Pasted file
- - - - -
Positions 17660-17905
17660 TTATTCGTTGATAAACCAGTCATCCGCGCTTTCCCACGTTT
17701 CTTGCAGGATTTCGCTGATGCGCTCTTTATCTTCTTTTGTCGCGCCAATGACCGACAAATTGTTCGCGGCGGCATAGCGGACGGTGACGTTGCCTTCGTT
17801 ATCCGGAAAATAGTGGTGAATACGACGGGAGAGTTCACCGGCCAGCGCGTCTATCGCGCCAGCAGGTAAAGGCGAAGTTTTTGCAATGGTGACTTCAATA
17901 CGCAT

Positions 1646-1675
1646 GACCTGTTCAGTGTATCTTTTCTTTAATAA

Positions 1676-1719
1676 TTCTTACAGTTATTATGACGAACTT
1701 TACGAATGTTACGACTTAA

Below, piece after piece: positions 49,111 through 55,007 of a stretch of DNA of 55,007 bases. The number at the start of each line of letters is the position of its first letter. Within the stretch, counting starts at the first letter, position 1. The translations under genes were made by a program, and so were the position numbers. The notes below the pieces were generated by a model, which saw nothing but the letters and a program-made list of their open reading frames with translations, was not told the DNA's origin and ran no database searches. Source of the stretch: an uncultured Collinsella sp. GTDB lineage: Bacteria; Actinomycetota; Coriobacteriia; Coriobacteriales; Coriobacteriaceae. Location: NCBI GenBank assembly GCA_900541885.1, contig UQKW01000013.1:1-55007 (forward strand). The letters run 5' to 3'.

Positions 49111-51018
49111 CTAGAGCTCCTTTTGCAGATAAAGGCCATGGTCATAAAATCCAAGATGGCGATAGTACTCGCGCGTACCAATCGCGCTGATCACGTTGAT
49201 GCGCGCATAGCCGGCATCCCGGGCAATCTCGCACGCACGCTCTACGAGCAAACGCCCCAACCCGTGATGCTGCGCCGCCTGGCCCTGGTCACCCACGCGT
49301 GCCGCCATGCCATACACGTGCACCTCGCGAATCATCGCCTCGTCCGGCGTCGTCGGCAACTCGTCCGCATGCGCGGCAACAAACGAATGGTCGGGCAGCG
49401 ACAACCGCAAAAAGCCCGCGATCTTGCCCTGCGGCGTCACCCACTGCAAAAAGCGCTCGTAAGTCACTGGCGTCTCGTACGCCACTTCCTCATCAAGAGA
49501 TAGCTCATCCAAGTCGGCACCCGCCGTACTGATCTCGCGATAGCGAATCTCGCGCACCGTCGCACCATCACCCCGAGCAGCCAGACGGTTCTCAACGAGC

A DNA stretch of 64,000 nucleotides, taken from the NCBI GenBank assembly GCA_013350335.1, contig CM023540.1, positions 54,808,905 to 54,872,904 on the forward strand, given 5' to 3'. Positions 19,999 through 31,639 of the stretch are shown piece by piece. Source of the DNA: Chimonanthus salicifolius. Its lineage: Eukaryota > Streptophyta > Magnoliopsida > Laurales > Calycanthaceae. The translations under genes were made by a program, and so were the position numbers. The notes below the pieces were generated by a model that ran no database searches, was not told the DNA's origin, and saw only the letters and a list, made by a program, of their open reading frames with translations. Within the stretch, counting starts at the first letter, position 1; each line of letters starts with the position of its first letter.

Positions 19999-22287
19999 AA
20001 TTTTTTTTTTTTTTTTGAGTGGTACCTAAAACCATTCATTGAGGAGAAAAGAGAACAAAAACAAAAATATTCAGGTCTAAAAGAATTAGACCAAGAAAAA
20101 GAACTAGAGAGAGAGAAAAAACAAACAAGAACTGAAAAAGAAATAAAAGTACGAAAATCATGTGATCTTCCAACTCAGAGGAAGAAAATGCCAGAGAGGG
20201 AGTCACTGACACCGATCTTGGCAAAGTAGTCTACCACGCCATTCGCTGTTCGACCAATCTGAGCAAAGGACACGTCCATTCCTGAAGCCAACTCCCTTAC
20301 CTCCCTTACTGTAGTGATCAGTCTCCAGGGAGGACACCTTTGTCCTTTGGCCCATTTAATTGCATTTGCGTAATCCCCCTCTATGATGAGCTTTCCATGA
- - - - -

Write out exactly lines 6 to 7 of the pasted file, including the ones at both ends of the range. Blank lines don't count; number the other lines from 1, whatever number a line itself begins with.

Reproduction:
Positions 1646-1675
1646 GACCTGTTCAGTGTATCTTTTCTTTAATAA